Prediabetes Directly Deteriorates into Diabetic Ketoacidosis and Hyperosmolar Hyperglycemic Syndrome Triggered by Acute Pancreatitis: A Case Report Illustrating a “Chicken and Egg” Paradigm in Ketosis-Prone Diabetes
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Diabetic crises occur most often in patients with type 1 diabetes and occasionally in type 2 diabetes, especially under stressful conditions. However, a diabetic crisis occurring directly from prediabetes is an unusual phenomenon.
A 45-year-old woman presented with postprandial left upper quadrant abdominal pain, nausea, and vomiting. She had a past medical history of prediabetes with impaired fasting glucose and HbA1c 6.4%. On admission, routine laboratory tests showed high anion gap metabolic acidosis (pH 6.92), anion gap 41 mmol/L, blood glucose 931 mg/dL, beta-hydroxybutyrate 28 mmol/L, and calculated effective osmolarity 322 mOsm/kg; she was diagnosed with diabetic ketoacidosis (DKA) and hyperosmolar hyperglycemic syndrome (HHS), and DKA-related abdominal pain. Later, the patient was found to have elevated lipase and amylase, and diagnosed with acute pancreatitis. Since DKA can induce abdominal pain and nonspecific lipase elevation, both of which are characteristics of acute pancreatitis, while acute pancreatitis can conversely trigger DKA, there exists a “chicken and egg” paradigm. Therefore, the differential diagnosis is discussed.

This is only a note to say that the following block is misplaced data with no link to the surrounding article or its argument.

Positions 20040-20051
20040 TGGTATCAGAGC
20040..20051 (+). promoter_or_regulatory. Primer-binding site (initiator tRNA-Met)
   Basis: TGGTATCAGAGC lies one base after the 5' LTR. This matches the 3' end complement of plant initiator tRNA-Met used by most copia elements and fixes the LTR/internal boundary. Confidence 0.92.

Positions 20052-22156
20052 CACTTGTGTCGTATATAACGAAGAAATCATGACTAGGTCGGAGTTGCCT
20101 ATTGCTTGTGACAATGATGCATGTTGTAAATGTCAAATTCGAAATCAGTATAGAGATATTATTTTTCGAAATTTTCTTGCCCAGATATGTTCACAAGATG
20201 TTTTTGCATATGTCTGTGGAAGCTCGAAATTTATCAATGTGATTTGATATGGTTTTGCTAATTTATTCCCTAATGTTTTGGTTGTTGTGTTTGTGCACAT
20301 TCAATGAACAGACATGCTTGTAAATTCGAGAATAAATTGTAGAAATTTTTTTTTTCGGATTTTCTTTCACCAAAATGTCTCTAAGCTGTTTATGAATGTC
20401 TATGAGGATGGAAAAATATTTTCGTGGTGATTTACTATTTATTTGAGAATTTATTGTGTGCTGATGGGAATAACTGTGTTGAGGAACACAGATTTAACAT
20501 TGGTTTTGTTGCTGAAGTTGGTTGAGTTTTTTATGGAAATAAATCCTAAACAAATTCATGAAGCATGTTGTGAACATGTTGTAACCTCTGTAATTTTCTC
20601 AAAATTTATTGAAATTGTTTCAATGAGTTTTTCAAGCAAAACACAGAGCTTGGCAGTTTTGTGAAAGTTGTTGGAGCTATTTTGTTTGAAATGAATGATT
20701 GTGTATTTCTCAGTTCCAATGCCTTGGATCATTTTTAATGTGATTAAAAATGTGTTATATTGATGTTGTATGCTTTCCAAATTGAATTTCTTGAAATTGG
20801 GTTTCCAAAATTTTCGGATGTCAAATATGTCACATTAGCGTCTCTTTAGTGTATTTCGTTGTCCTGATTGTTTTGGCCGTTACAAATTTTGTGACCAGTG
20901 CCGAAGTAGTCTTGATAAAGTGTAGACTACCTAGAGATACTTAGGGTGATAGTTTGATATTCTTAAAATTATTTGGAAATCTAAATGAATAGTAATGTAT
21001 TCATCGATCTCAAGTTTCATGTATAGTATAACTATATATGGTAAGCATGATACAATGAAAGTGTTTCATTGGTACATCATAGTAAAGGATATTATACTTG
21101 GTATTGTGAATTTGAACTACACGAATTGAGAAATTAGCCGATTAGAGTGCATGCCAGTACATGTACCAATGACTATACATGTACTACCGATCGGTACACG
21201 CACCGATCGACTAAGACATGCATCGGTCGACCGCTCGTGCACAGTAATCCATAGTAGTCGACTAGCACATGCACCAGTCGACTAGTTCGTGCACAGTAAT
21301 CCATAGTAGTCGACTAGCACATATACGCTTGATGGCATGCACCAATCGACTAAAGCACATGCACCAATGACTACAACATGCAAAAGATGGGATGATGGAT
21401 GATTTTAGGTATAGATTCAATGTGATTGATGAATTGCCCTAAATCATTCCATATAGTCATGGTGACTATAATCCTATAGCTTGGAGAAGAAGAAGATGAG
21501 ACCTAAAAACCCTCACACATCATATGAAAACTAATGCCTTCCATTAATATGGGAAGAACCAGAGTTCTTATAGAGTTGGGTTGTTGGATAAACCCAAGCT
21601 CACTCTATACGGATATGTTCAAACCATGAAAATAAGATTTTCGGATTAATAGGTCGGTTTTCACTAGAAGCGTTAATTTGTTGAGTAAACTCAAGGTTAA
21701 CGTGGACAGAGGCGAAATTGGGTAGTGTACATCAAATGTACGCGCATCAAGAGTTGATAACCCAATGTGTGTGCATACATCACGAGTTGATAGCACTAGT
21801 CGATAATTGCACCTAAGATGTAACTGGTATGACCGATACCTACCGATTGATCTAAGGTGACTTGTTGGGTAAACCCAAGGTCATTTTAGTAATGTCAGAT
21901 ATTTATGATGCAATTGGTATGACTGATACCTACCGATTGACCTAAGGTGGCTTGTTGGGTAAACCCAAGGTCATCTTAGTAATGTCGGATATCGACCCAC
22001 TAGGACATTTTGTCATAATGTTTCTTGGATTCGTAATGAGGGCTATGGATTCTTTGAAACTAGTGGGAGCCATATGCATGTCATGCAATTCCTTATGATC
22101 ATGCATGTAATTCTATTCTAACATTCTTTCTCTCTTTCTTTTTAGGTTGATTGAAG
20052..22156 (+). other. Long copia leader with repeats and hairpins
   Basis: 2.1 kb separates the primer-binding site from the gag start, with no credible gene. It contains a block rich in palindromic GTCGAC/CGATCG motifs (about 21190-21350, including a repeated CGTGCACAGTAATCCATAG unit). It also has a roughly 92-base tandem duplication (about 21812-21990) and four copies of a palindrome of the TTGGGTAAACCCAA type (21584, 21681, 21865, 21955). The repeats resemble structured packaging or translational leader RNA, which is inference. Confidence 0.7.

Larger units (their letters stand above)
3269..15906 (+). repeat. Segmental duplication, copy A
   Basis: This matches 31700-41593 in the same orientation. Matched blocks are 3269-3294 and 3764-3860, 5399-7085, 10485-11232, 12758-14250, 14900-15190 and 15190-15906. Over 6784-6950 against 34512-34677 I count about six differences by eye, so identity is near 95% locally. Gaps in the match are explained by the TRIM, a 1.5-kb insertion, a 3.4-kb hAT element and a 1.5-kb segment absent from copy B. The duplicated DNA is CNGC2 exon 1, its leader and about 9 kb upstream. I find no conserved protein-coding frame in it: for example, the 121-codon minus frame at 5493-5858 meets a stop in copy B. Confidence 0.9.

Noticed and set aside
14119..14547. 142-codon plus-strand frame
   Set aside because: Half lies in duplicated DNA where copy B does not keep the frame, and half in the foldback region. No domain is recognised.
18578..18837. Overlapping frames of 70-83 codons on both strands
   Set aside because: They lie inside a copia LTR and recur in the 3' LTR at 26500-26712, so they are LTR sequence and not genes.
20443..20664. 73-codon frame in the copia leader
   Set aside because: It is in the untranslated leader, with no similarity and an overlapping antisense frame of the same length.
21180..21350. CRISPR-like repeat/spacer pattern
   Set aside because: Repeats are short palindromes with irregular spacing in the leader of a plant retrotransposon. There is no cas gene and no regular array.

It is important to differentiate DKA from concomitant causes of abdominal pain to avoid missing the underlying etiology, which can be the trigger for DKA. During diabetic crises, treating the underlying trigger is just as important as managing metabolic derangements in order to achieve favorable outcomes; meanwhile, managing acute pancreatitis-associated hyperglycemia can promote recovery. Additionally, diabetic crisis that directly evolves from prediabetes illustrates an atypical form of diabetes called ketosis-prone diabetes; we briefly discuss its clinical characteristics, classification, and follow-up.
KeywordsAcute pancreatitis Diabetic crisis Diabetic ketoacidosis Hyperosmolar hyperglycemic syndrome Ketosis-prone diabetes Prediabetes